Surely not even a beefcake crybaby like Sean Hannity thinks this stuff matters, or that it impedes our progress in the glorious conflict.

Walker on Ahmadinejad here.

Advertisement

NEXT: Freedom from the Tyranny of Starbucks

Editor's Note: We invite comments and request that they be civil and on-topic. We do not moderate or assume any responsibility for comments, which are owned by the readers who post them. Comments do not represent the views of Reason.com or Reason Foundation. We reserve the right to delete any comment for any reason at any time. Report abuses.

  1. “Surely not even a beefcake crybaby like Sean Hannity thinks…”

    No, he definitely doesn’t do that.

  2. I too have noticed the rise of right-wing PC.

    IT cracks me up when they say things like “The PC orthodoxy says I can’t talk about (nuking Iran, walling up the border, etc) but…” even though there are shows all over cable tv with blowhards saying exactly those things.

  3. From what I understand, vitriol has a very, very long history in American politics. It may be that the level of vitriol has waxed and waned over time, and that it’s waxing now in comparison with some other time, but that doesn’t mean it’s something new and perilous to our Republic.

    Perhaps it’s wrong to impute bad faith to everybody who disagrees with me, but I would say that those of us who were right from the start about the current disaster get tired of seeing people who were wrong from the start still treated like Serious People. They might not have impure motives, but they’re clearly missing something in their analysis, and instead of treating them seriously perhaps we should suggest that they sit down, STFU, and listen and contemplate until they’ve figured out where they went wrong.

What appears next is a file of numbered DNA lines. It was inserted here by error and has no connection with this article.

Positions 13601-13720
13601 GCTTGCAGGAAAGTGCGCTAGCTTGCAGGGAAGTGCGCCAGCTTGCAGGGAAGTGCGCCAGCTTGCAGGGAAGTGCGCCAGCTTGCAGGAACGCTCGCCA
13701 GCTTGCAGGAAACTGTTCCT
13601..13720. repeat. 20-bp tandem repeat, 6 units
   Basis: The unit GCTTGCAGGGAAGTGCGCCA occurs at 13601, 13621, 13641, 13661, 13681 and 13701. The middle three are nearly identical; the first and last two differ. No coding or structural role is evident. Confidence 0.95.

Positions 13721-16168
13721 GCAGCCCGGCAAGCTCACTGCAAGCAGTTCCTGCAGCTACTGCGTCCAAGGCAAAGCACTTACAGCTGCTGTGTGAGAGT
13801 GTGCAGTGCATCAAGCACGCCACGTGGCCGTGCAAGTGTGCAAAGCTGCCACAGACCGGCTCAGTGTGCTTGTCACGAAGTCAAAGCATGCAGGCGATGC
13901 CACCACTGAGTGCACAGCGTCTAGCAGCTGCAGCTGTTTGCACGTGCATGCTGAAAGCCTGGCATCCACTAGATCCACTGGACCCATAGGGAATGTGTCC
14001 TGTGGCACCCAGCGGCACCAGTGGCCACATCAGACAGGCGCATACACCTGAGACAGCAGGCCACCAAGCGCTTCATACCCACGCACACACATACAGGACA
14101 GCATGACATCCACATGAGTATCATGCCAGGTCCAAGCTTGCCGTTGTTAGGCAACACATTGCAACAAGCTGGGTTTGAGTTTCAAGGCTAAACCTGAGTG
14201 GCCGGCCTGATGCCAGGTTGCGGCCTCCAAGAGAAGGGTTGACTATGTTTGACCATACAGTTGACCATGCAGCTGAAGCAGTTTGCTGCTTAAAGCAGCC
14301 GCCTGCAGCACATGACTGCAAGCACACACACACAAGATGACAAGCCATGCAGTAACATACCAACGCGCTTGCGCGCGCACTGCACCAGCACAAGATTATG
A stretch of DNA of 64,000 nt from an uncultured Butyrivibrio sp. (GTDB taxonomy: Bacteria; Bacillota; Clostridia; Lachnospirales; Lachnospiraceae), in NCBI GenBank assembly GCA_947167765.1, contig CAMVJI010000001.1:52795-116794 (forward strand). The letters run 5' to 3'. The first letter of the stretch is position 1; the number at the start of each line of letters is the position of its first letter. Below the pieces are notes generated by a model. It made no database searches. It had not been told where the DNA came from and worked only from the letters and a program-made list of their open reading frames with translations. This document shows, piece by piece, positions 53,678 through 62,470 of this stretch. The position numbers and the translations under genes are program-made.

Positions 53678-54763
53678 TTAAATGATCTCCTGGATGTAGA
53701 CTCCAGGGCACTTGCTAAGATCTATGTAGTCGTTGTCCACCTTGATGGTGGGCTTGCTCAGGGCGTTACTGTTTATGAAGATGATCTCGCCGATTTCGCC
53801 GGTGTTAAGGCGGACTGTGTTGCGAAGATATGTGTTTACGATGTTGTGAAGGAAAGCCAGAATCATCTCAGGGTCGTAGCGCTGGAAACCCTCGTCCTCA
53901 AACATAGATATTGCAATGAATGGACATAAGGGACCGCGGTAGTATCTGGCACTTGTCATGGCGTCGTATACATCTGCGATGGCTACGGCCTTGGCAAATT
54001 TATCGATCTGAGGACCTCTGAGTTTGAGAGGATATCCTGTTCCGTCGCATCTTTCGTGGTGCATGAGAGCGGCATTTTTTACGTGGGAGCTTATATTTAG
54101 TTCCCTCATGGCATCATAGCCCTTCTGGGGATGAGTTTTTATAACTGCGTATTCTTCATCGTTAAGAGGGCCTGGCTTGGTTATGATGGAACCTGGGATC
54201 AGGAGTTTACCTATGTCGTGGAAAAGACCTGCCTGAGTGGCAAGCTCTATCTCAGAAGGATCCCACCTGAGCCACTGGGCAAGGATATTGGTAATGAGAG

Giving them a “time out” from discourse may seem unfair, but it’s better than letting them replicate their mistakes in Iran.

  4. Orwell was right about the existence of doublethink, although he was wrong about it requiring an act of will. All it really takes is complete devotion to one’s “team.”

  5. maybe the fear of open engagement is merely another sign of the death of rhetoric?

  6. Orwell was right about the existence of doublethink, although he was wrong about it requiring an act of will. All it really takes is complete devotion to one’s “team.”

    No, it has to be willful.

    Prime example: Clinton lying under oath vs. Scooter Libby lying under oath.

    The same people condemning Clinton are supporting Libby, and vice versa.

    I really think you have to make a conscious decision to switch that quickly about something that public…